Emphasizing service

Published 8:32 am Tuesday, May 29, 2018

Teen pageant winner promotes literacy in county elementary schools

DEERING — Kindergarten students at Dawson-Bryant Elementary received a parting gift in the final week of school from a familiar guest.

Olivia Fosson was named Miss Greater Cleveland Outstanding Teen 2018 in February.

A resident of Lawrence County, she attends Huntington High School. She is set to compete for the title of Miss Ohio Outstanding Teen on June 13.

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Fosson has been visiting the school, along with Fairland East and Symmes Valley elementary schools, regularly over the last few months to read to the students.

On Thursday, she returned to the school, where she presented the kindergarten class with a reading box.

According to school policy, the youngest students have to wait a few years before they are given the privilege to check books out from the library.

Through a partnership with Collins Career Technical Center, Fosson has been delivering the boxes to the schools. They are filled with books, each of which has a sticker indicating it came from the initiative, and students may borrow and return them.

Fosson had a few options for the path to compete for the state title. She decided to enter for Greater Cleveland Outstanding Teen, as that pageant was open to entrants statewide, as opposed to others, which were closed to certain counties.

She said the points on her crown stand for “style, service, school and success.”

After winning, titleholders are asked to come up with a program, so she developed the service program for the schools.

“I love working with kids,” she said. “I work at a tea cottage with kids and love that.”

Fosson has been popular with the students, many of whom greeted her with hugs when she entered the room on Thursday,

“Oh, my goodness,” she said of the experience. “It’s been wonderful. They’re the sweetest kids. They love stories and they ask so many questions.”

She said she has received a lot of questions from the children about one thing in particular.

“They’re always fascinated with my shoes,” she said. “They’re wonderful kids. Their teachers and parents have done such a good job raising them.”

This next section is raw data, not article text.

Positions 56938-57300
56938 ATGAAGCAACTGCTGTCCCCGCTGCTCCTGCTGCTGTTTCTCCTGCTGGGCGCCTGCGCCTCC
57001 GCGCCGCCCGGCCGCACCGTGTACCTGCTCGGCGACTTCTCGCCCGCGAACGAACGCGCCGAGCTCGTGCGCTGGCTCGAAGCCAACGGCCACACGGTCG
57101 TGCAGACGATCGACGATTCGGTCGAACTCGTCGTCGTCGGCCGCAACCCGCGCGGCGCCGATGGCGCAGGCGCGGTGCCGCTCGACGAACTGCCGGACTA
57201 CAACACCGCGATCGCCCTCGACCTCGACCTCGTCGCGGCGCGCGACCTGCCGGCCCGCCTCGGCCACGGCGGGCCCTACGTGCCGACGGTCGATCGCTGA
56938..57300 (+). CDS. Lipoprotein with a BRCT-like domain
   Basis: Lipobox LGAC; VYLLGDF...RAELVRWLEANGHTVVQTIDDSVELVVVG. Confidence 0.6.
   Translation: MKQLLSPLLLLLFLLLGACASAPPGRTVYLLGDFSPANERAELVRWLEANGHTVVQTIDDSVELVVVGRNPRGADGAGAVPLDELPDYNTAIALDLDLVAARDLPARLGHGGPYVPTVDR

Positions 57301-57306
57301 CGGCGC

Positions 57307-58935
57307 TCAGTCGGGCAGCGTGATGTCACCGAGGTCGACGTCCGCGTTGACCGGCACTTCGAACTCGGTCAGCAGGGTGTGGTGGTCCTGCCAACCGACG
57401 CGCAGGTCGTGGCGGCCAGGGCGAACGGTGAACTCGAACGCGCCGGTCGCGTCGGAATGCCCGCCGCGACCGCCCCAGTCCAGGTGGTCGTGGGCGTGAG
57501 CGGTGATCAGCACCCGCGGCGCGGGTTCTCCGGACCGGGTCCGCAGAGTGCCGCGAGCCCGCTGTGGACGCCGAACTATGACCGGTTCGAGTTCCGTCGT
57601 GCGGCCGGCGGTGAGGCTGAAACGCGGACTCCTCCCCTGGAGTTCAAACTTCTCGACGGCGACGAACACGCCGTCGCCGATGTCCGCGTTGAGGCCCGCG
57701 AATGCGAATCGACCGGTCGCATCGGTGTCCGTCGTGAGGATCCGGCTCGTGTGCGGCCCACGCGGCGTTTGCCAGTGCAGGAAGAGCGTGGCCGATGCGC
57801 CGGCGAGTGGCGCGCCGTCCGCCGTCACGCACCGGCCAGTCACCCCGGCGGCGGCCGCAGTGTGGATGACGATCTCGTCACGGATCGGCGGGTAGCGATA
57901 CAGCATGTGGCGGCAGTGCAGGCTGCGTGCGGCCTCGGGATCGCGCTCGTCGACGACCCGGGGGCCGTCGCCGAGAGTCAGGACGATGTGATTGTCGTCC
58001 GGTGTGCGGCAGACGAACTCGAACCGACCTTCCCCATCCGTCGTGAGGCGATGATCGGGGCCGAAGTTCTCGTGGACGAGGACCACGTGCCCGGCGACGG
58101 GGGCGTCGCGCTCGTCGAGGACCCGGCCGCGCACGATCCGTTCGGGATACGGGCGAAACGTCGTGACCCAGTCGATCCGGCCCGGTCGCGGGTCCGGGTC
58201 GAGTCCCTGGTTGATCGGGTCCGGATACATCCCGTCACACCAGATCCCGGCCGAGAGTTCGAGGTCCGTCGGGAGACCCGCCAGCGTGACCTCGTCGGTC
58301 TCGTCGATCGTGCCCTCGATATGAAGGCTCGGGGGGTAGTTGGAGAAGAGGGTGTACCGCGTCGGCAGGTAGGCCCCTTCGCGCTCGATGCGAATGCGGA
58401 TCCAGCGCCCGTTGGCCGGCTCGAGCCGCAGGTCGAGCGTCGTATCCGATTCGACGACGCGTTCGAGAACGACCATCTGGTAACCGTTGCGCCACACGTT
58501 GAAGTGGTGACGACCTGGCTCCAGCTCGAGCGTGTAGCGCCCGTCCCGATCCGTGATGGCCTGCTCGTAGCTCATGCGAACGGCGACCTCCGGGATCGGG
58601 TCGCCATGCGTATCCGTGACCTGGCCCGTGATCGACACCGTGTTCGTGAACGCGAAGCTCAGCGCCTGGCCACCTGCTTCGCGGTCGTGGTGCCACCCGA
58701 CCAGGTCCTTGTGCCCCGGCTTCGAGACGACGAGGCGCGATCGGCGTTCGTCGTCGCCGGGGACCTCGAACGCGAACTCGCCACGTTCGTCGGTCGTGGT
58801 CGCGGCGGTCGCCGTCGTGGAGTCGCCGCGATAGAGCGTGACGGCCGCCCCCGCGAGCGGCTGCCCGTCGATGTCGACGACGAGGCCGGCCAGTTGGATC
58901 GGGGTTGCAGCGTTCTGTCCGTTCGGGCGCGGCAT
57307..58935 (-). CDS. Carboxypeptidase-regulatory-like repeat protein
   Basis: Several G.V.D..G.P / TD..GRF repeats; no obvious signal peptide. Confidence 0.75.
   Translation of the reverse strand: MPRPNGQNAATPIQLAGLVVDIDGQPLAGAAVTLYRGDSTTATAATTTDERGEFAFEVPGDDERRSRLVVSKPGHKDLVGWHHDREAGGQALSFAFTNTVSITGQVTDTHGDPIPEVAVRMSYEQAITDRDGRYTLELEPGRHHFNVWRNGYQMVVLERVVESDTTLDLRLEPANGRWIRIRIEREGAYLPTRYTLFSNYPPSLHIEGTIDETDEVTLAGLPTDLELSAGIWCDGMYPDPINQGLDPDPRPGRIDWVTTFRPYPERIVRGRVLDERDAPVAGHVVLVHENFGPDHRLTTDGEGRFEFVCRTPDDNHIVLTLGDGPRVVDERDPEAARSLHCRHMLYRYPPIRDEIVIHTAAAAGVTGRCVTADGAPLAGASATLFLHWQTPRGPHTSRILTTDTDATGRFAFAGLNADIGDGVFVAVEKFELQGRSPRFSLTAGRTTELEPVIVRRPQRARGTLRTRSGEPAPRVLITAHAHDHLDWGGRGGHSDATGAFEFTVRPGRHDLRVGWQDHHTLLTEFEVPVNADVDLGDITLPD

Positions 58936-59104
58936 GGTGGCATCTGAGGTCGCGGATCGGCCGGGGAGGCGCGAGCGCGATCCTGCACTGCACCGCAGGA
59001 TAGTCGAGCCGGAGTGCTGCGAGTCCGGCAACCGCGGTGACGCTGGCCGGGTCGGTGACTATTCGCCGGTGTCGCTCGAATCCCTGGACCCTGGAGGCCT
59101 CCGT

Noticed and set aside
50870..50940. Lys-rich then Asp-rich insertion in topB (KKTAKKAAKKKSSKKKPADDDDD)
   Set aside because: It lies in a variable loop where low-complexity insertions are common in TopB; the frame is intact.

Fosson, who will be a senior at her school in the fall, serves as team captain of the speech and debate team, which is evident in her presentation skills. She also is the secretary of the thespian club and is involved with local theater groups, such as First Stage, in Huntington, and the Paramount Players, in Ashland, where she starred in a recent production of “Fame.”

She is undecided which college she plans to enroll in, but said she “has a list” of possibilities. She is considering musical theater, fashion or business as possible fields of study.

She also rode in Monday’s Ironton-Lawrence County Memorial Day Parade, as part of Division 6.

Fosson has also auditioned for Destination Broadway, a summer program offering acting and singing classes in New York. She said it was a teacher there, Tiffany Haas, who urged her to enter the pageant in Ohio.

Of the pageant, Fosson has had a positive experience.

“It’s been so inspiring, to be surrounded by so many supportive accomplished women,” she said.

The winner of Miss Ohio Outstanding Teen will go on to compete for a national title. The pageants are one of the largest scholarship programs for women, she said.

Fosson described the atmosphere as “a sisterhood” and said it defies the stereotype of pageants being full of “catty” competitors.

“It’s not like that at all,” she said. “Everyone is so supportive and we try to promote our platforms.”

Fosson’s mother, Debby, was at the school with her on Thursday.

She said that her daughter has bonded with the students during her visits.

“The kids love to come up to her,” she said.

She recounted one experience, in which Olivia was reading the book “Grace for President,” in which the title character runs in a mock election after finding out the United States has never had a woman as chief executive.

Debby said her daughter then asked the children what they wanted to be when they grow up.

“A few of them said, ‘I want to be you,’” she said. “She serving as a role model. If she can do it, they can, too.”